Growing Tomatoes in Containers

I am planning on planting in five gallon containers. Before planting my tomato plants in plastic containers should I cut holes in bottom for drainage?

Hardiness Zone: 6b

By Elena from White Plains

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April 18, 20110 found this helpful

Yes, you don't want the plants to sit in water, so you will want holes in the sides at the bottoms of the buckets. They don't need to be big holes; if they seem to clog, you can poke a wire (from a clotheshanger) in to open it back up. I use a power drill, but if you don't have one, you can heat a nail over a flame (you will need to hold it with pliers) and poke it through.

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April 18, 20110 found this helpful

I read that to avoid your soil from escaping from your containers to place a Coffee Filter across the drainage holes. Just something I read so whether or not it works has to be experimental.

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April 18, 20110 found this helpful

I made 'self watering' containers out of 5 gallon buckets. For me this has avoided 'rot'. I add a 'calcium tablet' and a few paper match heads to the hole where the tomatoes will go, cover them with an inch or so of soil and then insert the tomato plant. One plant per bucket. I have the best luck with cherry tomatoes for some reason. I also grow bell peppers, hot peppers, all in SWCs.

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April 19, 20110 found this helpful

Elena, Hello! Yes you will have to drill or poke some holes in a plastic container, but may I offer something else to consider? We live in a number 7 (seven) hardiness zone and our experience with the plastic containers was that they got too hot in late summer, and eventually burned the roots of our plants. (Tomatoes and peppers, mostly.)

Over the years, we have found that five to ten gallon styrofoam containers (picnic coolers or bait containers if you are searching for them at a Wal Mart style store) actually caused less heat damage to the roots of the plants and increased the yield of each plant. We poked holes through the bottom of these containers, too, and added a very shallow layer of river rock or gravel before filling the bin with the appropriate soil/manure mix.

The only drawback with this approach was if an unsuspected virus or bacteria took hold in one of our porous, styrofoam containers we had to trash such, but truth be told, that's only happened a very few times (in single containers) in over ten years of using this method.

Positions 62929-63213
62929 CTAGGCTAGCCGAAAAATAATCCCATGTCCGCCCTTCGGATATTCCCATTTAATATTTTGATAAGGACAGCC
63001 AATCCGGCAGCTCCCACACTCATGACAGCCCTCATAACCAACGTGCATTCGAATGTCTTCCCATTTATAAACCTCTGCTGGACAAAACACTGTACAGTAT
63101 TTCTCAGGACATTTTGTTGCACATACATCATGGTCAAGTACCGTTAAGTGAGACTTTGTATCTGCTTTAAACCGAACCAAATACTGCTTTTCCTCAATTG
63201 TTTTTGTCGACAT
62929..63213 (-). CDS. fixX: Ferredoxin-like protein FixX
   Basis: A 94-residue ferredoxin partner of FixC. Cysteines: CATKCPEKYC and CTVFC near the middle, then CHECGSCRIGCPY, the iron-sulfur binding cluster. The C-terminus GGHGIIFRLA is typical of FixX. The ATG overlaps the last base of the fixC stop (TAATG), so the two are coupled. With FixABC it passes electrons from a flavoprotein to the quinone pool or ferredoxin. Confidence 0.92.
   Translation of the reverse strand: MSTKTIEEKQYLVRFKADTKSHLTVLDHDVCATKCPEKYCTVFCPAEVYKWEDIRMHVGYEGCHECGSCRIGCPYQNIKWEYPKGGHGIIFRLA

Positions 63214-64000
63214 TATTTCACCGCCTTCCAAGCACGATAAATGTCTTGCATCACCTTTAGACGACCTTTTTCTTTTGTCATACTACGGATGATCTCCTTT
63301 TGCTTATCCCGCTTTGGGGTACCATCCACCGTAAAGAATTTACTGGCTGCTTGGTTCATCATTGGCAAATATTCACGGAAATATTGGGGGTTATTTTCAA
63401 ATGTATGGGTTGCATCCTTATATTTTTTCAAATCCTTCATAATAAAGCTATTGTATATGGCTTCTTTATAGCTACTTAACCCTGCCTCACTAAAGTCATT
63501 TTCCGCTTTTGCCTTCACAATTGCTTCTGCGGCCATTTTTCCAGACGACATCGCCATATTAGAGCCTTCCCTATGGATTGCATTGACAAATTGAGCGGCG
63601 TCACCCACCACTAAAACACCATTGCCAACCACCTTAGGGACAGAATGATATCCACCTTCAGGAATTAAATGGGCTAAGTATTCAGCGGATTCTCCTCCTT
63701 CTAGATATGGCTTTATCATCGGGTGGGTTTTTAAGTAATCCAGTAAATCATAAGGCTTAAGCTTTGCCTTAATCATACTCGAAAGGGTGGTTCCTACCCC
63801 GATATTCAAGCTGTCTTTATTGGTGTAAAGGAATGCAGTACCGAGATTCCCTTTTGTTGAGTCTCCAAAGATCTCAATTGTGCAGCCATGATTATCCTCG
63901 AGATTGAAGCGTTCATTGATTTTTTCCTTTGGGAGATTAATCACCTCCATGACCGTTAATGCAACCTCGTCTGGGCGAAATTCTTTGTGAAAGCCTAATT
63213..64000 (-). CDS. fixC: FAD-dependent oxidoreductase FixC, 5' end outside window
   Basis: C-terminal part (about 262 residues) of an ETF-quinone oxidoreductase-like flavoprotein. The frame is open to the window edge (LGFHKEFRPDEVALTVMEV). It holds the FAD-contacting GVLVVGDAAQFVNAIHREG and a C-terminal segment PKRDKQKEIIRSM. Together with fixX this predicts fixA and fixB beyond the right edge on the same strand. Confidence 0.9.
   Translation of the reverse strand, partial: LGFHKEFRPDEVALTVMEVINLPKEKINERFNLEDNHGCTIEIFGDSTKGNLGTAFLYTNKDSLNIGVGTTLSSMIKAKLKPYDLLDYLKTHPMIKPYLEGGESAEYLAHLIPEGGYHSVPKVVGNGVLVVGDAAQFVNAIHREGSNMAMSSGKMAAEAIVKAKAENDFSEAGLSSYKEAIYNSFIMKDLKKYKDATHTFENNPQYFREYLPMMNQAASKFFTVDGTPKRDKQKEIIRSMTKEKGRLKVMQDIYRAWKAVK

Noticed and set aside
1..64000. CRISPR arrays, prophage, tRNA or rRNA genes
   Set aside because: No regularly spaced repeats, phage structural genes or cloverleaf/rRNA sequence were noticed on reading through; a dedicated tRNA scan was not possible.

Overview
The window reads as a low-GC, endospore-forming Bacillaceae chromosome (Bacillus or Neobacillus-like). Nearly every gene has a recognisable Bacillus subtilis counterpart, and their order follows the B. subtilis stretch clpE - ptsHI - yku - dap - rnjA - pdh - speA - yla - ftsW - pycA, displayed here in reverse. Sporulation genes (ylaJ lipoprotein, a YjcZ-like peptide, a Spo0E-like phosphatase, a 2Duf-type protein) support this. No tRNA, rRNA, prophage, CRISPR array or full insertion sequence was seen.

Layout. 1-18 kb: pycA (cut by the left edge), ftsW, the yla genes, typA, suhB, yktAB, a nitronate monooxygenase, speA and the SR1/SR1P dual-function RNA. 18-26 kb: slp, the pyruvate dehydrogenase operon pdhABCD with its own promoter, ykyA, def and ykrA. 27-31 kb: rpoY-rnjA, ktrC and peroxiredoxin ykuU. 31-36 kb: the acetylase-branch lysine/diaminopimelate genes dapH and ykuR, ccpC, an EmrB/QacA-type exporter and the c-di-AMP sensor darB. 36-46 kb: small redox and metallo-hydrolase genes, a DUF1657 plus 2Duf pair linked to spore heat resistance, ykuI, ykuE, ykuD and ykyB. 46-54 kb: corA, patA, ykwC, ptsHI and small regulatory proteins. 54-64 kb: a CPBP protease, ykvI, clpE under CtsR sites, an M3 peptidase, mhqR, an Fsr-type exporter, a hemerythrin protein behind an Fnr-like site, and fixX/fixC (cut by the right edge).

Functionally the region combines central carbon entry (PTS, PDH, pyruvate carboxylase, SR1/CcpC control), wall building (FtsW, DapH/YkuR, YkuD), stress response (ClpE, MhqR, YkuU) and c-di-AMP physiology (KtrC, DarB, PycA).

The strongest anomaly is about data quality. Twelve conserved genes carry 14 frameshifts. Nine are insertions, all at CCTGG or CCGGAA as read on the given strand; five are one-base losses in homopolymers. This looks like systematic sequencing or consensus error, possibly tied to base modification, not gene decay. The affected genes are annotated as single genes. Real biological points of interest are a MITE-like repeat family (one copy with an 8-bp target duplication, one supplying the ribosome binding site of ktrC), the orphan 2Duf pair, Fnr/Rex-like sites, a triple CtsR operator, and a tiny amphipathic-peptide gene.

Hoping you find something that works well for you and yours, just wanted to alert you to the possible down side of using hard, plastic containers in the garden. Good luck and happy eats with the garden fresh foods!

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April 25, 20110 found this helpful

The foal ice chests are a wonderful idea. You can also mix in styrofoam "peanuts" to make the weight less...

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September 30, 20110 found this helpful

First make sure you know that tomatoes have fairly large root systems and about the size of a 5 gallon bucket is the smallest size to use. Yes the coffee filter, single piece of newspaper, or a thin piece of material over the holes keeps the soil from pouring out with the water. Which brings us to size holes, make them at least l/2 inch and at least 4 if you need more you can do so later (come up about 1 inch at least on the container to drill the holes (this makes you a water reservoir) and you will have to add liquid fertilizer regularly at the rate of 1/4 tsp. to a gallon of water.

If your container seems to get too hot then wrap it in newspaper & tie it with a string.

I am going to try the lady's idea with the match and so forth next spring has anyone else tried this I wonder I live in zone 8 deep south and this summer was murder for plants in containers.

When I go to the blood doctor or dentist I ask them for the styrofoam coolers they get their drugs in and sometimes I even get the icepacks with them and the bigger ones work great for the tomatoes and I root fresh tomatoes all summer in the little ones, just cut the suckers off and stick them in potting soil or water and root new ones all summer. Cut at least 1 one inch hole near the bottom for drainage. keeps plants roots warm in winter and cool in summer.

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